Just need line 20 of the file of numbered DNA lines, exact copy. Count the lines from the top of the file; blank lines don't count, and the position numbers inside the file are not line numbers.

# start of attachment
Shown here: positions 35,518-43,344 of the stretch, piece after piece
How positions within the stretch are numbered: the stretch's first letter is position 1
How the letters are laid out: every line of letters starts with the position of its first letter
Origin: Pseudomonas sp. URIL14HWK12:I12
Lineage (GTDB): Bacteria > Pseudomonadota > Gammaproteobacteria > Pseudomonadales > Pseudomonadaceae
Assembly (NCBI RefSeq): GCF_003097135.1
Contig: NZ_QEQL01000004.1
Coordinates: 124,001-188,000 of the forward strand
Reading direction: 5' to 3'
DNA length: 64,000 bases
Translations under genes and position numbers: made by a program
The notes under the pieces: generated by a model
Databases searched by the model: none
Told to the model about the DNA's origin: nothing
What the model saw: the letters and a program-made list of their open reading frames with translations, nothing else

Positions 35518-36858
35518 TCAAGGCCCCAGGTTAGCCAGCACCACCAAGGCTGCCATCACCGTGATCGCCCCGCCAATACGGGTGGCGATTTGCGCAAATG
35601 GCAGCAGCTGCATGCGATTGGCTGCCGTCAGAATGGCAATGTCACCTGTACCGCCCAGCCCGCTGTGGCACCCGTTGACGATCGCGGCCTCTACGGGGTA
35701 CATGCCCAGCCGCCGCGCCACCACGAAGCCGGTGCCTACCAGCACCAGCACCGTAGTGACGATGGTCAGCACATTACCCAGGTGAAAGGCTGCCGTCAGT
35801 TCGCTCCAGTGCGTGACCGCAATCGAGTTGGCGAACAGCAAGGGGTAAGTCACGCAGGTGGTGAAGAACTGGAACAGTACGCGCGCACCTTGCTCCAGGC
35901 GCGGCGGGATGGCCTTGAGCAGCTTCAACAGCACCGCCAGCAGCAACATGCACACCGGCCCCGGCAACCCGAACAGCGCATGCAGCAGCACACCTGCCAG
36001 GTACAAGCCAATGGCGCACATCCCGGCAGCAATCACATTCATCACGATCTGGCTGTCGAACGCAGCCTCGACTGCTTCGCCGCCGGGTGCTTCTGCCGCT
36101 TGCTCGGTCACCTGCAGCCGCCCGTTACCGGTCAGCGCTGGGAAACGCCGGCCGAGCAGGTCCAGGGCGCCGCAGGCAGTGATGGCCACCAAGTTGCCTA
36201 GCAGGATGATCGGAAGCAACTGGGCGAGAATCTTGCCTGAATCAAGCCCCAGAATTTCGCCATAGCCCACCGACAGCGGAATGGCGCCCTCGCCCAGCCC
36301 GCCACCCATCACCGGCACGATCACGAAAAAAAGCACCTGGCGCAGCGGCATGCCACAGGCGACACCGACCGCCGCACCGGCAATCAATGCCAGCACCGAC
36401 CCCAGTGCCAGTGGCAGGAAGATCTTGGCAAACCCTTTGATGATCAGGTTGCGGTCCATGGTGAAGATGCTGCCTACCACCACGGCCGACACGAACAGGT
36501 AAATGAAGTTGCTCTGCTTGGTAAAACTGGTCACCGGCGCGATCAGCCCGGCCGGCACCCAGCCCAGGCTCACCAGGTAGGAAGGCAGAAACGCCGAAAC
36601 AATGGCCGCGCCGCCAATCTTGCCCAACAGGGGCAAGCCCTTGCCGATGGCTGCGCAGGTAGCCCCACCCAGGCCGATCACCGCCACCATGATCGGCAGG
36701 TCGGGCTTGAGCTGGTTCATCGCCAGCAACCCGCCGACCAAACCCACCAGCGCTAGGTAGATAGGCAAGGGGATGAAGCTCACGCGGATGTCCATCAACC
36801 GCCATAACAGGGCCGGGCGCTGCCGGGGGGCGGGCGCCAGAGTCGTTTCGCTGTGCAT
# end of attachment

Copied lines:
35801 TCGCTCCAGTGCGTGACCGCAATCGAGTTGGCGAACAGCAAGGGGTAAGTCACGCAGGTGGTGAAGAACTGGAACAGTACGCGCGCACCTTGCTCCAGGC